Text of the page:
Cannabis legalization inevitably leads states and local governments to at least discuss the impact of cannabis tourism. In your standard legalization regime, adults 21 and older from anywhere in the world can (and absolutely do) come to certain U.S. states to buy and consume cannabis from regulated storefronts whose cannabis products come from regulated cultivators, manufacturers, and (sometimes) distributors. Most state governments have put at least some kibosh on cannabis tourism for fear of incurring the wrath of the federal government.
This is why conventions with product onsite are on the decline and why we don’t see states rushing to legalize cannabis lounges or clubs. Washington State has pretty much outlawed any form of meaningful cannabis tourism and Colorado has effectively done the same, with a only a few individual cities there pushing for consumption sites/rights under local laws.
There is though a bright and shining light at the end of the tunnel when it comes to cannabis tourism — California. With California’s passage of SB 94 (a/k/a the Medicinal and Adult Use Cannabis Regulation and Safety Act) we may actually see cannabis tourism take off and sustain itself here in the Golden State. It certainly does not hurt that cannabis is an entrenched cultural phenomenon here.
In addition to its SB 94-sanctioned event permit, California immediately stands out for two reasons: its legalization of on-site consumption hosted by licensees in certain scenarios and its creation of microbusiness licensees.
SB 94 will allow for cannabis consumption at retail and microbusiness establishments:
A local jurisdiction may allow for the smoking, vaporizing, and ingesting of cannabis or cannabis products on the premises of a retailer or microbusiness licensed under this division if all of the following are met:(1) Access to the area where cannabis consumption is allowed is restricted to persons 21 years of age and older.(2) Cannabis consumption is not visible from any public place or nonage-restricted area.(3) Sale or consumption of alcohol or tobacco is not allowed on the premises.
For a state to out and out permit on-site consumption at a licensed business is pretty novel at this point. Of course, the catch is that the local government must approve such a set up (which will be a tough sell in some places), but California has fully opened the door on the conversation. Being able to consume in a store or microbusiness will undoubtedly drive consumers (and tourists) to these locations, giving retailers and microbusinesses the chance to have that Amsterdam-style coffee house feel that has so far been mostly lacking in every other cannabis-legal state.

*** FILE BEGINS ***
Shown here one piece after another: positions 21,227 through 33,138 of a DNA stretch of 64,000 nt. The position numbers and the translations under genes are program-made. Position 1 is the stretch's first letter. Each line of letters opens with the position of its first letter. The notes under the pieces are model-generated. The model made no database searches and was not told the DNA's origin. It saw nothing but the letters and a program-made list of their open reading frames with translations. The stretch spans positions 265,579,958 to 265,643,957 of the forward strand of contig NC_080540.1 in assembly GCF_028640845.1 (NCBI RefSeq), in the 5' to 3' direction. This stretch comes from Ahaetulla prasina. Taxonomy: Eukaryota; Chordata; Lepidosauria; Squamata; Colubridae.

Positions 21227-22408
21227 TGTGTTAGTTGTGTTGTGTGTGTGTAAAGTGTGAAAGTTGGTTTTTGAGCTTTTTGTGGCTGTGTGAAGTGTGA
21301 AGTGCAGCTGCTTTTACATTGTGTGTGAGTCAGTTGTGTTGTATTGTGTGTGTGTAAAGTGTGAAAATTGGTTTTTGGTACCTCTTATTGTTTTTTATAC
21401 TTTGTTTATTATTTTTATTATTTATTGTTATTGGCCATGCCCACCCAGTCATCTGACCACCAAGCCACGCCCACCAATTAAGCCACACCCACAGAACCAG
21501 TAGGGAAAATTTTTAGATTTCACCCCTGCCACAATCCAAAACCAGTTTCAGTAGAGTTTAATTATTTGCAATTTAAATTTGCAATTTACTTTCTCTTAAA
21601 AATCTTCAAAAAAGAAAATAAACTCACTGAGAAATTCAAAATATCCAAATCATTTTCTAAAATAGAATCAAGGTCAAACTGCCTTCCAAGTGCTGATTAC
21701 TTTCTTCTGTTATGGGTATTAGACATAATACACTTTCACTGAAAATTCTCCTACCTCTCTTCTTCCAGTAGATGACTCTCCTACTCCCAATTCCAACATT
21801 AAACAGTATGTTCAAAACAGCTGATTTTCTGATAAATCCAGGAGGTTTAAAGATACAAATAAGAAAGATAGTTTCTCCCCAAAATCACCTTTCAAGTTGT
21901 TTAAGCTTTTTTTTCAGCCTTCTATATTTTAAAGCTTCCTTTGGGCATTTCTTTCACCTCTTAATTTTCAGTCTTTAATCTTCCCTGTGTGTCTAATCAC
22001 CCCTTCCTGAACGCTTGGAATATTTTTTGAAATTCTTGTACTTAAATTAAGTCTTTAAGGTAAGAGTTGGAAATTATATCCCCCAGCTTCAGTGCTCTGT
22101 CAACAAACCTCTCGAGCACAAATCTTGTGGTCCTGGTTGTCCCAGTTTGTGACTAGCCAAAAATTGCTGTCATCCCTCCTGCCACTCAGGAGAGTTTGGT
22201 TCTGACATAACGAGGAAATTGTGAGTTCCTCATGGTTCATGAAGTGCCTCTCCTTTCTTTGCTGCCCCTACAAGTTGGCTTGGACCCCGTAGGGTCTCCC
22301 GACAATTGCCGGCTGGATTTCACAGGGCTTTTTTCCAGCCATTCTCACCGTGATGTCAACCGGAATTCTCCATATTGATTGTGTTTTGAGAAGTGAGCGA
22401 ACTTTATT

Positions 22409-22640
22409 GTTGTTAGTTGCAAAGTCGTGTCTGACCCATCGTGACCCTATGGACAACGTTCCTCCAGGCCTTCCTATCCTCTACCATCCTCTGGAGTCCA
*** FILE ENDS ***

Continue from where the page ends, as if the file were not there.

And the microbusinesses themselves will be able to operate in a sort of winery type setup where you have smaller, more craft vertically integrated operators making everything (or nearly everything) in-house. If California can create winery-like experiences for cannabis it will absolutely change the way cannabis is admired and enjoyed, which will assuredly capture the interest of locals and tourists alike. This opening up for public consumption will also go a long way in reducing the cannabis stigma.
Related Story: Here’s How California Will Make An Easy $5 Billion By 2018
Then there’s the question of whether we can expect California to embrace things like canna-crawls, bud and breakfasts, etc. In our experience, most state departments of transportation will not sanction licensing or permitting anything related to a canna-crawl and cities and counties are mostly turned off by the concept of cannabis-friendly hotels. Again, though, because cannabis is such a big part of California’s existing economy, such ideas hold less of a taboo here. Indeed, for just a few examples, Humboldt County just proposed an ordinance to allow for cannabis farm stays (i.e., bud and breakfasts), the City of Nipton will apparently (allegedly) turn into a “pot paradise” hospitality destination, and Coachella will have at least one cannabis cultivation-adjacent hotel in its future.
California cannabis is going to be huge — by many accounts, more than ten times bigger than Washington State, Oregon, and Colorado combined. If California successfully provides for public consumption and benefits from cannabis tourism (even if only in select cities and towns) the reverberations from this will be felt nationwide.
Hilary Bricken is a partner at Harris Bricken, a law firm with lawyers in Seattle, Portland, Los Angeles, San Francisco, Barcelona, and Beijing. This story was originally published on the Canna Law Blog.